I can scarecely go a week without seeing an article about the international race to find--and mine--rare earth elements. That begs the question: since Morefield mine has been up for sale, why hasn't it been snapped up, to acquire its minerals with rare earth elements?
Morefield mine is a pegmatite--and the majority of rare earth elements are found within pegmatites.
Rare earth elements definitions vary, but often include scandium, yttrium and the 15 lanthanide elements (lanthanum, cerium, praseodymium, neodymium, promethium, samarium, europium, gadolinium, terbium, dysprosium, holmium, erbium, thulium, ytterbium, and lutetium).
As you can see in Elements at Morefield Mine, the mine has produced 15 out of the 17 rare earth elements; thus far, promethium (which is produced in nuclear reactors, and thus has not been found in nature) and lutetium are the only two exceptions. And given that most minerals containing yttrium also contain very small amounts of lutetium, chances are that Morefield has lutetium as well--the only barrier being testing of enough samples to locate it.
Monazite is one Morefield mineral containing rare earth elements, such as cerium, lanthanum, neodymium, promethium and samarium. Fergusonite -(Y), Fluorite and zircon are a few others. In this sample, monazite is the broken ruddy brown crystal near the center.
So back to the question: is Morefield valuable enough in rare earth minerals for it to be viable?
The answer is both simple and complex.
The simple answer: it's been tried--not exactly with rare earths, but with other mission-critical elements like tantalum (important in cell phone capacitors, medical implants and other uses). This example of tantalite is a mineral with tantalum.
Here's the description from MorefieldGemMine.com, used with permission.
Mr. Morefield operated the mine by open cut methods from 1929 until 1931 when it was leased by the Seaboard Feldspar Co. and mined for amazonite, beryl, mica, and tantalite for about 3 years. Mr. Morefield resumed operations then leased it to Minerals Separation North American Corporation in 1942. This company was taken over by the Metals Reserve Company, and they returned the mine to Mr. Morefield in 1943. The Metals Reserve Company was a government agency under the Reconstruction Finance Corporation that was in charge of the national stockpile of “strategic and critical materials” for the WWII war effort and national mineral security. The critical minerals at the Morefield Gem Mine were mica, beryl, and tantalum minerals.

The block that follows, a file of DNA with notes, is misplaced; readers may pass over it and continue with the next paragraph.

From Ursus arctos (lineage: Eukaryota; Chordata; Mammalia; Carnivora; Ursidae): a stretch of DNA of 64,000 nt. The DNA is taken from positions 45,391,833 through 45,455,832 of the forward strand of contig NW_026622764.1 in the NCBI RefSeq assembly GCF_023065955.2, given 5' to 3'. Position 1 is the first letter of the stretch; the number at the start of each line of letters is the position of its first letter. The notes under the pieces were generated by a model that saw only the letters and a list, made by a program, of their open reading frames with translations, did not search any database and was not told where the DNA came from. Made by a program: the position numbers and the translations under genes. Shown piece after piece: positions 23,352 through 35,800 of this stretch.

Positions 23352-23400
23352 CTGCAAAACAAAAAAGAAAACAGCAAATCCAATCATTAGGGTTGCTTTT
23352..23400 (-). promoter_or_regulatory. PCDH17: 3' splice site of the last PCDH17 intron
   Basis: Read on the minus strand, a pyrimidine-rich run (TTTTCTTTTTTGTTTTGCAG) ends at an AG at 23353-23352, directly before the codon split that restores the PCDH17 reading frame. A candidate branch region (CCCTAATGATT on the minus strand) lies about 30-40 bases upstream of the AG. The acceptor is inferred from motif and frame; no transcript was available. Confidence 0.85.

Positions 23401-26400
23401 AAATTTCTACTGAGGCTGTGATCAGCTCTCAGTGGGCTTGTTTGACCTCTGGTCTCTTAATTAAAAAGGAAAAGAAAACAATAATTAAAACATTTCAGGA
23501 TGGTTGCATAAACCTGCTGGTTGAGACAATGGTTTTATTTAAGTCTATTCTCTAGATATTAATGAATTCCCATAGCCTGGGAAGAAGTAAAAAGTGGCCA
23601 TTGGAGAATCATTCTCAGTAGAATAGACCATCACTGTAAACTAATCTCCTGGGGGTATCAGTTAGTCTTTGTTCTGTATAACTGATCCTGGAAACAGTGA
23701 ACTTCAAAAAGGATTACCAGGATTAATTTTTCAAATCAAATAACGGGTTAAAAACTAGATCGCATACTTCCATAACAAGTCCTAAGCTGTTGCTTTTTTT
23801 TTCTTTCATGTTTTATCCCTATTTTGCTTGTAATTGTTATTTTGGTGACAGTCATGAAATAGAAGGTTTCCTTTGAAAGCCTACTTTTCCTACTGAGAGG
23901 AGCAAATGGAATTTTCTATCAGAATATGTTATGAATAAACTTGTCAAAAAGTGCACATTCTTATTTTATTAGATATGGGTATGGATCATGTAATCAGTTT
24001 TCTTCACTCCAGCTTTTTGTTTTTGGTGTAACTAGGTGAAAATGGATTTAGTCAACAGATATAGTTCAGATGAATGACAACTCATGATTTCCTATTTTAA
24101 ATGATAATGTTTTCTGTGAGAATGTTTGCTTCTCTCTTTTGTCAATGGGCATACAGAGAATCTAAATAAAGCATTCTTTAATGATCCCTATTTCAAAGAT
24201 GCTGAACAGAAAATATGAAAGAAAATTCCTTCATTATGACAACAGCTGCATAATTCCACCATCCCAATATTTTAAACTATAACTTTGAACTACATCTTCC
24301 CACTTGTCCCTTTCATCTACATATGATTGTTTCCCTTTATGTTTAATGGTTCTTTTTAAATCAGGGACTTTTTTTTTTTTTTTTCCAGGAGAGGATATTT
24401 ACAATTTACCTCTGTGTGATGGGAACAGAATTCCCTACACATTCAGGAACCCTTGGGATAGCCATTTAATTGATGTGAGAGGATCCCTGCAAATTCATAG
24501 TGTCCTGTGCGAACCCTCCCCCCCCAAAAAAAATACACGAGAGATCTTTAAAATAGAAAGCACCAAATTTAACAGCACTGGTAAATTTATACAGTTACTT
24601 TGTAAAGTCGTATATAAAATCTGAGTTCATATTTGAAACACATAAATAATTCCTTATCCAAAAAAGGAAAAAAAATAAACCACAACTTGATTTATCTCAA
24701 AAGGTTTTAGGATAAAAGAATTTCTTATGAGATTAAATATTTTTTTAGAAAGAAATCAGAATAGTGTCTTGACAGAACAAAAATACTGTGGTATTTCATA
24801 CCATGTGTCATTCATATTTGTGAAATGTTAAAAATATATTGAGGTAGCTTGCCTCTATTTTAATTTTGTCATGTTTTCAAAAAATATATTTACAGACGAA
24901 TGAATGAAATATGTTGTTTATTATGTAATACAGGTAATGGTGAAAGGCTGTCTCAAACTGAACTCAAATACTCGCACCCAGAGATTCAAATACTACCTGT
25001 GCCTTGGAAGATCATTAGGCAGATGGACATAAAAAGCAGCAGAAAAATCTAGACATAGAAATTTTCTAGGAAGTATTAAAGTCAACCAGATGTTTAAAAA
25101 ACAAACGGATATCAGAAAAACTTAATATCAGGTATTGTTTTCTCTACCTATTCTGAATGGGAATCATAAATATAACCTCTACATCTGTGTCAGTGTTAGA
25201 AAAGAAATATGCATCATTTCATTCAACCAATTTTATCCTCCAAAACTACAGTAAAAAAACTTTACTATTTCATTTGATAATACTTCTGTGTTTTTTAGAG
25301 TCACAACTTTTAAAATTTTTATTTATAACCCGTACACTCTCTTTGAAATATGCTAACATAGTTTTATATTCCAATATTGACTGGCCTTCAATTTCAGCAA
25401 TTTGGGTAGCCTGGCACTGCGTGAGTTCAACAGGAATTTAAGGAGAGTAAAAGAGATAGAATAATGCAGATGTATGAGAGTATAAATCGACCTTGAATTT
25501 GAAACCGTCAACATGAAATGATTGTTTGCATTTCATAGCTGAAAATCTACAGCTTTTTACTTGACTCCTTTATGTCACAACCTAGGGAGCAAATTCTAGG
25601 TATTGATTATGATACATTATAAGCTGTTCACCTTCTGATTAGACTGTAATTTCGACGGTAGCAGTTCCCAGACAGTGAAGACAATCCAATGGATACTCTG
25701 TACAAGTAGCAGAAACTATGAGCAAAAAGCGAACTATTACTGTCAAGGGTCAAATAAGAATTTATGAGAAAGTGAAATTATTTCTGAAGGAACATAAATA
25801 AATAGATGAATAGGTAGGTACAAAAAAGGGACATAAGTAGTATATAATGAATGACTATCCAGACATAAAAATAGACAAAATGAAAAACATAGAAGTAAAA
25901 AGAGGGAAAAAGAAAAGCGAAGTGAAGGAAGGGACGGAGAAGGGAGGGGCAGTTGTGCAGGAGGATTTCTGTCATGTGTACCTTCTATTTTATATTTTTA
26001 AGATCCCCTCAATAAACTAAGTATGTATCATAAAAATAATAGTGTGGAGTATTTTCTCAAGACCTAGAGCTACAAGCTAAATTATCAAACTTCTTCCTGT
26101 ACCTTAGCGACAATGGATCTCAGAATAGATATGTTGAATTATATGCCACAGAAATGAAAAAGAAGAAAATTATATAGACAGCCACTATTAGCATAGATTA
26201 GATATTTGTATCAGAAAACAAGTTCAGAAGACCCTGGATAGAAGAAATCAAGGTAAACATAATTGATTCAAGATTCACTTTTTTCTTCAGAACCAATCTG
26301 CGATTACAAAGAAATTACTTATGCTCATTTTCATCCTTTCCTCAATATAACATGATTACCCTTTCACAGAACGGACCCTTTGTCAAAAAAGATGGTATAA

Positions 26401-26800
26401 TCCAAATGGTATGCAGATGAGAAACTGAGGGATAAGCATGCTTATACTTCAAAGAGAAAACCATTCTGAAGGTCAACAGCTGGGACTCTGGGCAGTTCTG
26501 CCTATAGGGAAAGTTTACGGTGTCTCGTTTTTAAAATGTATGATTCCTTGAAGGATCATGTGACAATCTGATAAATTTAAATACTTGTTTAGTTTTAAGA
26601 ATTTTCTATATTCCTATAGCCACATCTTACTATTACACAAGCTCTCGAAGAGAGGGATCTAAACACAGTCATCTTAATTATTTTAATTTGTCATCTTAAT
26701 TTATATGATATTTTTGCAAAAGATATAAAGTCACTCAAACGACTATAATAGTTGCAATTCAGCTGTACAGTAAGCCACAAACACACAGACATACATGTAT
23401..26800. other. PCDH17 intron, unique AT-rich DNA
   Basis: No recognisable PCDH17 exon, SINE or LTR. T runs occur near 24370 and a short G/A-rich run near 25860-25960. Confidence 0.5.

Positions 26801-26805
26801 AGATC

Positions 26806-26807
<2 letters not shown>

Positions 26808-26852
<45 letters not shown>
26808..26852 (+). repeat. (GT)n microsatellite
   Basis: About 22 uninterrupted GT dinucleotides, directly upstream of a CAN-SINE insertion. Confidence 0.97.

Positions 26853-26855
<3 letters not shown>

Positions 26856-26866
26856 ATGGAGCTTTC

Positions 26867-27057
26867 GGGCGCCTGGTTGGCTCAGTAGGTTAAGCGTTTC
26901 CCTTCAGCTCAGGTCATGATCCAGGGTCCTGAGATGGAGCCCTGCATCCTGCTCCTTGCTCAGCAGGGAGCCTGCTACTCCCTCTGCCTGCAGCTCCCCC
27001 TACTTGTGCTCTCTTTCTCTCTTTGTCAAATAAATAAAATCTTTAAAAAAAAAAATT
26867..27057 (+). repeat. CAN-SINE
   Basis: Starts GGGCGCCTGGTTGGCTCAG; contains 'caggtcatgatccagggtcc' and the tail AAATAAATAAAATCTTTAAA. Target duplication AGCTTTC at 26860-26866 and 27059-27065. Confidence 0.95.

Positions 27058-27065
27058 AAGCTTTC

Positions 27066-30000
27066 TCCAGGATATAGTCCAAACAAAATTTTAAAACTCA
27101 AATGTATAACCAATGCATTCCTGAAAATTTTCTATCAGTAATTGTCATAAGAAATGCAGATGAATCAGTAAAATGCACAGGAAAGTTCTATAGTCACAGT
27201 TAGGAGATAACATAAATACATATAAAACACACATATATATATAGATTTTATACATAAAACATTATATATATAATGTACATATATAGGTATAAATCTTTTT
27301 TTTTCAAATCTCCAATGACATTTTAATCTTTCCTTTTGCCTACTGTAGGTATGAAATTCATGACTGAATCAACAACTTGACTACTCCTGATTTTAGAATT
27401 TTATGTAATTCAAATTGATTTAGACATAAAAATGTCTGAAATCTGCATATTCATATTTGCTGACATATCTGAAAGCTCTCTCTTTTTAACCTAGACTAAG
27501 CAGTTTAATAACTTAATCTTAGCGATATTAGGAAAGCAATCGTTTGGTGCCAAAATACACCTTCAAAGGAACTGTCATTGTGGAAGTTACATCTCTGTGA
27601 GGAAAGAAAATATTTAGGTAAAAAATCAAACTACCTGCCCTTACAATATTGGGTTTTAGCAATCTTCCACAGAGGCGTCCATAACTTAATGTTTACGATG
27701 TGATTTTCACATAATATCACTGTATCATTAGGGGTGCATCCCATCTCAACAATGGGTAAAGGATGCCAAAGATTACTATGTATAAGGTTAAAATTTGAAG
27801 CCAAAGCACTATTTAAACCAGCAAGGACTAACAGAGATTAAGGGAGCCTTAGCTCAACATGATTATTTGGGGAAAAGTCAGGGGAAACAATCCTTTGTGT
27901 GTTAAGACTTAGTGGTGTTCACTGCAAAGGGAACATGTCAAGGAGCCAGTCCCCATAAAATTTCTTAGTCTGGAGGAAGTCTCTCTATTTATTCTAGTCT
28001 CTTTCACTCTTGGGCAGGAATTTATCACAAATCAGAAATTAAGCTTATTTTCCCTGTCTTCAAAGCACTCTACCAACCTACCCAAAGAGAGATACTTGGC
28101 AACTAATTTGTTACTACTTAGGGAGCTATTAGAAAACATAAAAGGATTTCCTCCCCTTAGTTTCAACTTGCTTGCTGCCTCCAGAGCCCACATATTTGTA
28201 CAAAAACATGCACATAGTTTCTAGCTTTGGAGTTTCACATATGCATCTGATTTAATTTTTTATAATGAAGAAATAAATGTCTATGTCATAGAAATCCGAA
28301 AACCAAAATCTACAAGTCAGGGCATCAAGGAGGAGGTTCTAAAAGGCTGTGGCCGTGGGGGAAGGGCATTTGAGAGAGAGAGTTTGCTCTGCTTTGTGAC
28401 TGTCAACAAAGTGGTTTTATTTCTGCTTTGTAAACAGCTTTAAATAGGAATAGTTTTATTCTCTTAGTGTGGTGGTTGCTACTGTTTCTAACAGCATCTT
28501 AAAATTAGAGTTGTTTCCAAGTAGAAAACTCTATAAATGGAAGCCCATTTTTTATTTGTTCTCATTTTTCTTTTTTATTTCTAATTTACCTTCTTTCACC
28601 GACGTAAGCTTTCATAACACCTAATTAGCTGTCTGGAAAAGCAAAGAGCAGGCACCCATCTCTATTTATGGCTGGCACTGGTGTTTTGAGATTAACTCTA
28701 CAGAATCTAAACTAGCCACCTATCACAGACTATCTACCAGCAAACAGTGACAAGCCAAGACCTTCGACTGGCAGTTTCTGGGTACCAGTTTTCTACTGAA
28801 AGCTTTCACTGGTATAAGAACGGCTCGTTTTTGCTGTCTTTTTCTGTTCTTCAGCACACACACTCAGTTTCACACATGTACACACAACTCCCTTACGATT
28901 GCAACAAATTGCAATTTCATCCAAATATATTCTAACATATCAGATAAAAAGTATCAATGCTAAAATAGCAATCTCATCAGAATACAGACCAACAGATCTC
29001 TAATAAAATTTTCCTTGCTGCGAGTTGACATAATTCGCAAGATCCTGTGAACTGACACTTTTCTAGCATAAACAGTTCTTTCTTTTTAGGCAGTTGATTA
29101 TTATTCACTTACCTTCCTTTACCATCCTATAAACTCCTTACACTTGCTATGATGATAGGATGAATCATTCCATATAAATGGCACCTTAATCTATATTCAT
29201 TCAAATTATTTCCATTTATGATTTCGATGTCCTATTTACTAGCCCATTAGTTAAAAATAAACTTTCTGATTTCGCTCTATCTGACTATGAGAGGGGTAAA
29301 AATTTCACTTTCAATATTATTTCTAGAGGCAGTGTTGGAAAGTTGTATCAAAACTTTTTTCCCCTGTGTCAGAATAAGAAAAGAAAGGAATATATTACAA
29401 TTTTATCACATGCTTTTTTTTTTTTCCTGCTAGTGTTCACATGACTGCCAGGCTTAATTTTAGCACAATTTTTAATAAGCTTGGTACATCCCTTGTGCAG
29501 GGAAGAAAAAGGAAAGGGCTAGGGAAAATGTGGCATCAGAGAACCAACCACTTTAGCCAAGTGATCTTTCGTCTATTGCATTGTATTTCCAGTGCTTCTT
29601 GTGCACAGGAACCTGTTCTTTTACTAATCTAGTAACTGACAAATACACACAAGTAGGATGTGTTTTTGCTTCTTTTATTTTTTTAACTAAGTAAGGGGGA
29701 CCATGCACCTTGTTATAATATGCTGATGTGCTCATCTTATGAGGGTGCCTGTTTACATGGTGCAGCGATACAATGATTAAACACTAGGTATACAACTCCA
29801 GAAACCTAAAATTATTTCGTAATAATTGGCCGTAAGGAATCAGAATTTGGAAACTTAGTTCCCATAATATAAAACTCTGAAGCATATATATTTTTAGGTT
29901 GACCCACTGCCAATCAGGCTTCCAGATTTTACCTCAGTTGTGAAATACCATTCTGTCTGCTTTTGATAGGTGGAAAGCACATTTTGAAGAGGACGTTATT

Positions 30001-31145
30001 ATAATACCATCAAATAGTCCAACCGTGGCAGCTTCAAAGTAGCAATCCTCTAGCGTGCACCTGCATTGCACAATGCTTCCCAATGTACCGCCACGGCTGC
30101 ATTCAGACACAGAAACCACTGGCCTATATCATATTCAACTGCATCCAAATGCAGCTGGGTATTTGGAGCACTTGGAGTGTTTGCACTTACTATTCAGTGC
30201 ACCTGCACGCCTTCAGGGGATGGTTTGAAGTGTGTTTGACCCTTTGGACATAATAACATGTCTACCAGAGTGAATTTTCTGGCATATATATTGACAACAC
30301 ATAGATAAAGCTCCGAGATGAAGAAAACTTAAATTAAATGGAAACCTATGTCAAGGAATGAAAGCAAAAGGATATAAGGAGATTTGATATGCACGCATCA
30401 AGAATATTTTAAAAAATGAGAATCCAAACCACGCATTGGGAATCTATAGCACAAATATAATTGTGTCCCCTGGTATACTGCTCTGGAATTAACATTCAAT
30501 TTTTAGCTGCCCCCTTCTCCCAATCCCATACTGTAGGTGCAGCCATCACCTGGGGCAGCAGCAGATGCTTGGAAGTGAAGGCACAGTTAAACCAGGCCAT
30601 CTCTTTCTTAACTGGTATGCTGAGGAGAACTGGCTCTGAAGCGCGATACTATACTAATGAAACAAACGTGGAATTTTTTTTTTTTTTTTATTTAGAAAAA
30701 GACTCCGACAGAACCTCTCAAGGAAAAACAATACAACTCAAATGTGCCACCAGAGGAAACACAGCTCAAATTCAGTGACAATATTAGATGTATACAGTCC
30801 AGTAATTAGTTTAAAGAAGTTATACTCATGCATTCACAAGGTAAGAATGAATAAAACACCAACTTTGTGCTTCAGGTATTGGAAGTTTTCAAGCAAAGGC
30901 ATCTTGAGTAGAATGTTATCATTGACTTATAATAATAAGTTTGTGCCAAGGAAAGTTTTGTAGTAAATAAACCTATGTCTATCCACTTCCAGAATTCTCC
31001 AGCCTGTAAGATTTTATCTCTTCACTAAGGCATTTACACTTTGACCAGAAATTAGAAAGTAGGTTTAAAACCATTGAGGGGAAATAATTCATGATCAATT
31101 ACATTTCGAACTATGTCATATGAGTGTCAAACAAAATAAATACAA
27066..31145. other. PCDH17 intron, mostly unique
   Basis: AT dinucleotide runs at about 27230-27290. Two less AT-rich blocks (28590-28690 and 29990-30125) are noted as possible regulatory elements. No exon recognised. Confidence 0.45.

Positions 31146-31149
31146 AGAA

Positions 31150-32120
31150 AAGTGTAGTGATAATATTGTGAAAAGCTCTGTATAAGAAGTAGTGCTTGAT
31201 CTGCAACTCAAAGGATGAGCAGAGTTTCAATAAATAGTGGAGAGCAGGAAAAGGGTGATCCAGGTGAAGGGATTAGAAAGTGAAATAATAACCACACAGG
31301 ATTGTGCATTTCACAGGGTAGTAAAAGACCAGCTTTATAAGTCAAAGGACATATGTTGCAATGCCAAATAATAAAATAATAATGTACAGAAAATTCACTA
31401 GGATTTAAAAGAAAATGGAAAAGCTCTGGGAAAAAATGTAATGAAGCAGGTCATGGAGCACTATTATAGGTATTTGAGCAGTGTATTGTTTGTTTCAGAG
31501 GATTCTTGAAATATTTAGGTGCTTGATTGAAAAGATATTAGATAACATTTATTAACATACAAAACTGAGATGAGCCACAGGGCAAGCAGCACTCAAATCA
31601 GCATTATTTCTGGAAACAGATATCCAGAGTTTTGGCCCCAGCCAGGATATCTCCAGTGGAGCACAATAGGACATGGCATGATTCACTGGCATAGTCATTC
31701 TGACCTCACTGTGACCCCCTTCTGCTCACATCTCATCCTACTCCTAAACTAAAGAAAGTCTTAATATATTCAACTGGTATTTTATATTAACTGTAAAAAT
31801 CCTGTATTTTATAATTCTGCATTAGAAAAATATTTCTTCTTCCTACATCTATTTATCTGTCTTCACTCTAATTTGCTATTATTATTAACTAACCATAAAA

The U.S. Bureau of Mines first explored the deposit during the summer and fall of 1943 during which time they drilled four diamond drill holes and excavated four trenches crosscutting the pegmatite. Then two more definition diamond drill holes were drilled and an additional trench added.
In 1948, the U.S. Bureau of Mines returned to the mine and conducted experimental development and mining at which time they deepened the shaft to 115 feet; conducted underground diamond drilling to establish the wall rock/pegmatite contacts; drove a drift 75 feet at the 100-foot level; and extracted a large bulk sample by selectively shooting long drill holes (‘longholes’) in the high-grade part of the pegmatite. The purpose of this work was to test underground methods of mining pegmatite should mica, beryl, and tantalum become in critical supply.
See also: Virginia DoE report on tantalum
The complex answer: it's been found wanting--too much downside for not enough upside.
1) The concentrations are not high enough.
The current quantities identified have been too thin. Unless further exploration produced richer ore, the effort to mine these elements, as minerals, could not be justified at the current values.
A significant portion of the Morefield property has been long-term leased to Martin Marietta, a subsidiary of Lockheed Martin, which has 5 quarries in Virginia, including one in Amelia County, where Morefield mine is located. The use for the Morefield land is as a storage area for overburden from other mining operations. The bottom line is this: if a mining company with the resources behind it like this one would prefer to use the land for storage, there's "nothing to see here."
2) The downstream impacts of rare earth mining are too high.
Neodymium and other rare-earth metals can be separated from monazite through solvent extraction. Using a nonaqueous (not water-based solvent) solution such as Cyanex 923, a liquid phosphine oxide, scientists can extract neodymium from the mineral.
According to the Harvard International Review (2021), “Mining produces toxic waste in the form of dust, gas, wastewater, and radioactive residue. For every ton of rare earth, 2,000 tons of toxic waste are produced.”
A significant justification--probably at the federal level--would be required to mount these barriers. And that justification would probably require significantly higher contents of ore than have currently been identified at Morefield mine.
But that's not the end of the story: Enter "EarthMRI". The US Geological Service is doing aerial MRI throughout Virginia, including the Amelia area. If this newer technology uncovers REEs at Morefield, this story could change on a dime.
Monazite - A broken monazite xl (20x15x10)mm in a matrix of schorl & albite. Morefield pegmatite, Amelia County, Virginia. Collected by Stan Rudis, photo & owner Mark Joseph Wylie.Type: Photo - 1000×750 (0.8 Mpix). Used with permission.
Tantalite - Tantalite crystal (2mm) on cleavelandite matrix, Morefield Pegmatite, Amelia County, Virginia. Photo by Betsy Martin, collected by Mark Joseph Wylie, summer of 2001. Type: Photo - 500×375 (0.2 Mpix). Used with permission.
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